What is pneumonia?
Pneumonia is an infection of the lungs which makes breathing difficult and affects children. It can sometimes lead to permanent disability and death.
What causes pneumonia?
Pneumonia is mostly caused by germs in the air we breathe. But sometimes these germs can overpower your immune system, even if your health is generally good. When this happens, it can lead to pneumonia.
How is pneumonia spread?
Pneumonia is spread from one person to another through
- Contact with an infected person with coughs and sneezes
Touching contaminated surfaces, items or objects
Who is most at risk of contracting pneumonia?
Children under 5 years of age, especially those under one year of age are most at risk of contracting pneumonia.
How do I know if my child has pneumonia?
The signs and symptoms of pneumonia are cough, fever, difficulties in breathing and inability to feed. If your child shows these signs, take your child immediately to a health facility for early treatment.
Other common symptoms include:
- Rusty or green mucus coughed up from lungs
- Fast breathing and shortness of breath
- Shaking chills
- Chest pain that usually worsens when taking a deep breath
- Fast heartbeat
- Fatigue and weakness
- Nausea and vomiting
- Muscle pain
- Change of skin color due to poor oxygenated blood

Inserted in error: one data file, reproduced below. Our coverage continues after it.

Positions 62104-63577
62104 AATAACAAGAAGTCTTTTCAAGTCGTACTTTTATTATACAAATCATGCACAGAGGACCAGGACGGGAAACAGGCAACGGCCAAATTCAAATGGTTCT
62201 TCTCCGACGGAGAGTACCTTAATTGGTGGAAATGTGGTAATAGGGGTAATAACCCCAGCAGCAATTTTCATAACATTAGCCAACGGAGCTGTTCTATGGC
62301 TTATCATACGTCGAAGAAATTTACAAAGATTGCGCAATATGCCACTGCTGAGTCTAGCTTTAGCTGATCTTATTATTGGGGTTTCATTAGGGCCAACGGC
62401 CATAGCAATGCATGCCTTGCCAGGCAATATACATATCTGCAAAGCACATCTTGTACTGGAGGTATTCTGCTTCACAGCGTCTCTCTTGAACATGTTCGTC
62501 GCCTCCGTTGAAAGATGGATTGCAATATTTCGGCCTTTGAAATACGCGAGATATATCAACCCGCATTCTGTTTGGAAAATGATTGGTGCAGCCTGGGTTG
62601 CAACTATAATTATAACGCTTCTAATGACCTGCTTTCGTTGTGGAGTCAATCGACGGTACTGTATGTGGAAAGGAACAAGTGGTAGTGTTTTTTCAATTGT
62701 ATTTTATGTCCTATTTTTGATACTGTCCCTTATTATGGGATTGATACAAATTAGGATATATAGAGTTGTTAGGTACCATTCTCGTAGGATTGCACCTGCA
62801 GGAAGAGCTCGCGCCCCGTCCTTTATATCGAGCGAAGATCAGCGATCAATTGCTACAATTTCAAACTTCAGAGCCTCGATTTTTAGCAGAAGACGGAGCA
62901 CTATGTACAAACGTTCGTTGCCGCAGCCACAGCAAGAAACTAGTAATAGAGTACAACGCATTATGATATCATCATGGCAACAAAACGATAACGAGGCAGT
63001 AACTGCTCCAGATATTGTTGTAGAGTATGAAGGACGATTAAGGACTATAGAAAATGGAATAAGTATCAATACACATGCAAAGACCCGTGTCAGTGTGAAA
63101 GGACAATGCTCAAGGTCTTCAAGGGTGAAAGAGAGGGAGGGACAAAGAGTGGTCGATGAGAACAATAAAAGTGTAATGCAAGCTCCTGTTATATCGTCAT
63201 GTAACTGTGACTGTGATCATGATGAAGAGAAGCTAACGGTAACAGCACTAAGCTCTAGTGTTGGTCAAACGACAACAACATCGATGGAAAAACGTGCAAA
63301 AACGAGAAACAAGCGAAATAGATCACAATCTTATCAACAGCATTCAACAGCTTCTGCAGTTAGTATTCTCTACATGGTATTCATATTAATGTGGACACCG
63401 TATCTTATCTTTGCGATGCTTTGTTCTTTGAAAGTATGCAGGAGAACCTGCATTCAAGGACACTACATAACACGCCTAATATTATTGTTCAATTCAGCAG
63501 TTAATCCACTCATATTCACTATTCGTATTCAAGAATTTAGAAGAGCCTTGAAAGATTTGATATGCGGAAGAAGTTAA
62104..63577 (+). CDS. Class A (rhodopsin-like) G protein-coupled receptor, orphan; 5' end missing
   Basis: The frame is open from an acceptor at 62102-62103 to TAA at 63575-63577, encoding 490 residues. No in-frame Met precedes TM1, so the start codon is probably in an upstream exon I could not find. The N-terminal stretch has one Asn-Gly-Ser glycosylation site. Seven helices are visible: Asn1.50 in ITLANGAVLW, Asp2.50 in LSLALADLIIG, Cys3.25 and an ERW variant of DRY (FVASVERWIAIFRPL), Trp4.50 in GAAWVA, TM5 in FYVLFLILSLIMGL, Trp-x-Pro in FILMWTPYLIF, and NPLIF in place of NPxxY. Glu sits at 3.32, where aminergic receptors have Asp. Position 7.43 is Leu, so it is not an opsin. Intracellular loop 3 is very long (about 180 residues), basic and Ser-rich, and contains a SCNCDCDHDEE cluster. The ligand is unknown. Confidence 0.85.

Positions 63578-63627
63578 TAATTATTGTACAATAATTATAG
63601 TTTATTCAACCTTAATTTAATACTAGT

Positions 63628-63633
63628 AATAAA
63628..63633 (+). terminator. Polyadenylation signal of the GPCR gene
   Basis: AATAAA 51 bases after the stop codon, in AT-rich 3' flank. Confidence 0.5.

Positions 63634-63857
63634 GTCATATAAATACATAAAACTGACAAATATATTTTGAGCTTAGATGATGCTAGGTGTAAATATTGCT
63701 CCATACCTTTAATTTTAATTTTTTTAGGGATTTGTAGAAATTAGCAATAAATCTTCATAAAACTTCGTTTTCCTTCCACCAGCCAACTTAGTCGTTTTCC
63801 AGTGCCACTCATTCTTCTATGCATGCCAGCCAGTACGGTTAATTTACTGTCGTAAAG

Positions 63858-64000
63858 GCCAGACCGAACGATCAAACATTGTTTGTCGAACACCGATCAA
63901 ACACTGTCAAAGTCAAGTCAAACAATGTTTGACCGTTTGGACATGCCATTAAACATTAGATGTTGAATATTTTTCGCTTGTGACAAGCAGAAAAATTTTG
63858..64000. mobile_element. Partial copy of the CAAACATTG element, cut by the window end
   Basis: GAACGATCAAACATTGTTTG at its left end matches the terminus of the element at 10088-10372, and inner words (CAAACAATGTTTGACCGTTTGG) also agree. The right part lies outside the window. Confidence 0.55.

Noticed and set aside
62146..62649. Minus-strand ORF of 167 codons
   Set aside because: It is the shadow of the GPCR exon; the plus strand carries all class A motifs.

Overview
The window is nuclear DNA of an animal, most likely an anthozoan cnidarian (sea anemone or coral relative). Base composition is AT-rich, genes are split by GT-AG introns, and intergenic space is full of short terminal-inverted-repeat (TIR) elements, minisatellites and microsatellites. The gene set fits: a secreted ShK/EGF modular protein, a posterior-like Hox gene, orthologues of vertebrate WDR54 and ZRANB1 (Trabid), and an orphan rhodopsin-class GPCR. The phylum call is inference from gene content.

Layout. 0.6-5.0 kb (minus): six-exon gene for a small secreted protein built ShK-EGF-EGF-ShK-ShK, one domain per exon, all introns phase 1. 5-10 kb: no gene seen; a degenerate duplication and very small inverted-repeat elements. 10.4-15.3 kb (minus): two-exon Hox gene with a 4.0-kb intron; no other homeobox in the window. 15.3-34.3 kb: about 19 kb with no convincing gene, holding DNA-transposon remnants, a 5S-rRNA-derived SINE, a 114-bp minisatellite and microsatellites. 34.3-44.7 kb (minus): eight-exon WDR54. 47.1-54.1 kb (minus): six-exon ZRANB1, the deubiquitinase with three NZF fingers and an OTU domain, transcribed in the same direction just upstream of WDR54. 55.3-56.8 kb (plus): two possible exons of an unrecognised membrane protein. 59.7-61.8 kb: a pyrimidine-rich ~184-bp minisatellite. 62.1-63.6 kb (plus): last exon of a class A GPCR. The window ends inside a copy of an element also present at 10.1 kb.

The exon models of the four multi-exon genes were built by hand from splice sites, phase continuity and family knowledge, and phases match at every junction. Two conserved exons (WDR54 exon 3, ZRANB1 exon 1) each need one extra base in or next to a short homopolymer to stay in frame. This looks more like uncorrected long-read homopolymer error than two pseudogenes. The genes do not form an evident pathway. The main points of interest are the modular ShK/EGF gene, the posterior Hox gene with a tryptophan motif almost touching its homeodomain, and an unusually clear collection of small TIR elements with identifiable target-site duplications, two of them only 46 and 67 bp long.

Is there any treatment for pneumonia?
The best way to prevent pneumonia is by vaccination. But if a person has pneumonia, he/she should go to the hospital for treatment.
Is pneumonia a serious problem in Nigeria?
Yes, pneumonia is a very serious problem in Nigeria and worldwide. Worldwide, a child dies of pneumonia every 2 minutes. In Nigeria, pneumonia accounts for 20% of all deaths among children who are under 5 years.
What is Nigeria doing to prevent deaths of children from pneumonia?
Nigeria is introducing new vaccines into the immunization schedule for children under one year to help reduce childhood deaths. From December 2014, the vaccine against pneumonia called the Pneumococcal Conjugate Vaccine or PCV10 is introduced into the EPI schedule to be taken by children under 1 year. To minimize challenges in the system, the vaccine will be introduced in 3 phases within a 4-year period.
Culled from National Primary Health Care Development Agency